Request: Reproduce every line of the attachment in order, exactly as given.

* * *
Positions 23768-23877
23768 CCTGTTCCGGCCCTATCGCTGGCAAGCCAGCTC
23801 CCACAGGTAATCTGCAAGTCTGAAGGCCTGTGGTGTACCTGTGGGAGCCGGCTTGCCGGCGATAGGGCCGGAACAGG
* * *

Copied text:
Positions 23768-23877
23768 CCTGTTCCGGCCCTATCGCTGGCAAGCCAGCTC
23801 CCACAGGTAATCTGCAAGTCTGAAGGCCTGTGGTGTACCTGTGGGAGCCGGCTTGCCGGCGATAGGGCCGGAACAGG